The Reality of Amazon and the Digital Publishing World

Amazon is being proclaimed the Death Star of publishing by authors (Scott Turow called it the Darth Vader, but let’s go bigger), bookstores, the Big 6, the Little 17, and the Weird 55 and all life as we know in the known, and unknown, universe.  All I’m seeing is people on both sides sharpening their blades and slashing at each other.  From Joe Konrath’s “Amazon is going to destroy you”, to the Author’s Guild post, to the various boycotts.   One would think they’re offering small children up to Satan somewhere in Amazon’s corporate headquarters in Seattle the way some are reacting.  Or at least a virgin or two.  Like they could find one.  Well, I’m sure they’ll be selling them soon enough.

Here’s the deal.  Amazon is a business.  They started out with books.  My take, after sitting in a sales force recruiting breakfast in Seattle last year for military academy graduates, is that books are their badge, but overall retail is their main concern.  The word ‘book’ was never mentioned in that meeting.  China was.  As in distribution warehouses being built there.  Amazon sells motorcycles!  They’ll be selling body parts soon (at least according to some).  They’ll be selling real estate once they figure out how to do it.  And that’s the key:  they’ll figure out how to do it, because Amazon is active rather than reactive.  Amazon was founded in 1994.  Went on-line in 1995.  Only 17 years on-line.  I had to ask myself, how much had I changed my business model in 17 years?  Not much until January 2011.  When I went 100% indie.  Turned 180 degrees as an author, joined forces with Jen Talty and formed Who Dares Wins Publishing.  (isn’t it kind of cool how our new logo, which Jen did, encompasses the world?) We went from selling a few hundred eBooks that month to earning seven-figures.  How have other authors, agents, publishers and bookstores evolved and changed since 1995?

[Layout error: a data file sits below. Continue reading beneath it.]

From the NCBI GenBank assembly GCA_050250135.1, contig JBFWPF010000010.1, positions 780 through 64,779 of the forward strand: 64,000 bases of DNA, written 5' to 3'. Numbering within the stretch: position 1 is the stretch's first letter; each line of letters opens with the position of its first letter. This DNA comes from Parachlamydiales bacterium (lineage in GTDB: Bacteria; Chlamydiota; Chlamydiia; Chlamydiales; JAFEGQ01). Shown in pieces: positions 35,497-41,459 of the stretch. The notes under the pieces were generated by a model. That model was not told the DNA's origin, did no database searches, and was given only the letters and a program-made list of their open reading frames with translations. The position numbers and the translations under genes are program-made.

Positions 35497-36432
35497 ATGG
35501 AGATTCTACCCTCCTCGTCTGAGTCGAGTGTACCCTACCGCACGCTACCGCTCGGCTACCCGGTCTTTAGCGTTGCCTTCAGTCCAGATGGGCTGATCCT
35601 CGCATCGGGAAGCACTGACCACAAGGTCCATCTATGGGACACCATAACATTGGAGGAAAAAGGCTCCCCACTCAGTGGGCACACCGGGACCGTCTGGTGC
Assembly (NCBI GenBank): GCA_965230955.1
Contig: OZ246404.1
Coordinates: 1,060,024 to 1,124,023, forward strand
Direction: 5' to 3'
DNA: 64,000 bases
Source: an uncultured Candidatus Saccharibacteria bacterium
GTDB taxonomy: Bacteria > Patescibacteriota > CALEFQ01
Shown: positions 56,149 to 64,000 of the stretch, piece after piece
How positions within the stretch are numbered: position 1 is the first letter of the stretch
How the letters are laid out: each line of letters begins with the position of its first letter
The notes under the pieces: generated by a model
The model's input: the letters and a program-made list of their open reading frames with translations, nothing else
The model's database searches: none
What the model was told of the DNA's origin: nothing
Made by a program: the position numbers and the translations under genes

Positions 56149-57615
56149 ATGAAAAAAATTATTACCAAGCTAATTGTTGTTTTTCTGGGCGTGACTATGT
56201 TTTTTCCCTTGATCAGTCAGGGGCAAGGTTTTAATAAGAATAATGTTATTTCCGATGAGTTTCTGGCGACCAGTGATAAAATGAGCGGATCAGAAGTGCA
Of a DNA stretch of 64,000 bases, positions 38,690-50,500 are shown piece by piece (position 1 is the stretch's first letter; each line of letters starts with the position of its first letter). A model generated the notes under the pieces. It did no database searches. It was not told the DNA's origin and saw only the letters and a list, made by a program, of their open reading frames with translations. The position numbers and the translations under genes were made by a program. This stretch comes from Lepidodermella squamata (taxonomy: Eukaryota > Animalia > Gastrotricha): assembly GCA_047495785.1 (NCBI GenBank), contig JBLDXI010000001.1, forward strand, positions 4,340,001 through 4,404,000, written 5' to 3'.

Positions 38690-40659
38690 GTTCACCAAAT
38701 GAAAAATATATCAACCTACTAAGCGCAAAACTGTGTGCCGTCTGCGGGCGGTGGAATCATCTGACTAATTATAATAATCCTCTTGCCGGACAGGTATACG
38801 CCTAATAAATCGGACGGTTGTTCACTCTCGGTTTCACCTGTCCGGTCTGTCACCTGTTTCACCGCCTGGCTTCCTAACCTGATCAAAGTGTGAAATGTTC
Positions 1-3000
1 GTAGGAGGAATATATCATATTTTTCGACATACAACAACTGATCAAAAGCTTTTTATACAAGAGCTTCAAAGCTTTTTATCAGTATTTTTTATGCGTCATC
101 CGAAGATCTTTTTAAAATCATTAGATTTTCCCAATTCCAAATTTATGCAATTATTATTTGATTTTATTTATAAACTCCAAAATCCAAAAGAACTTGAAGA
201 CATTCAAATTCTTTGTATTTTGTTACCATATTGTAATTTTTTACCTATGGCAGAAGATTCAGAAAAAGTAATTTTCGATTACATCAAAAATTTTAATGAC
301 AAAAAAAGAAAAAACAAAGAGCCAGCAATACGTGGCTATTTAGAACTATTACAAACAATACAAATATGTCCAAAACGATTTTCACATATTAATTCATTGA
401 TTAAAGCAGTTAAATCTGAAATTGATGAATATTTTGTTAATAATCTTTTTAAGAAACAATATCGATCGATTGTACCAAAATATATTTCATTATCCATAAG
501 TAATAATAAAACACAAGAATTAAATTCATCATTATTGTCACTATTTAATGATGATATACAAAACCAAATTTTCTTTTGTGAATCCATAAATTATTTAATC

Not a single one of the Big 6 (and why isn’t it the Big 7 and let’s include HQ?) prepared for the digital onslaught of eBooks despite the very obvious and damning evidence piling up.  Can we say destruction of the music industry ten years ago?  Netflix shifting from DVDs to download?  Blockbuster?  Ellora’s Cave?  War Games?  The Terminator?  HG Wells?

Look to the right.  There >>>>>>.  That way.  Do you see six titles for FREE including my first original release Chasing The Ghost, a book about a damaged Special Ops soldier, Horace Chase, caught up in lies and deceptions and whose protagonist is very near and dear to me? Buy them NOW! (That’s called subliminal messaging)  They are in Kindle Select and are free this week.  Authors argue about Select and some damn it because it requires 90 days exclusivity in the program.  That’s called marketing and each author’s choice.  I choose to enroll at least one title a week for FREE this entire year because I can.  (Psst, next week I’ve got a blog post coming where I will, once and for all, give you the single secret handshake for successful digital publishing– if the Illuminati don’t get to me first).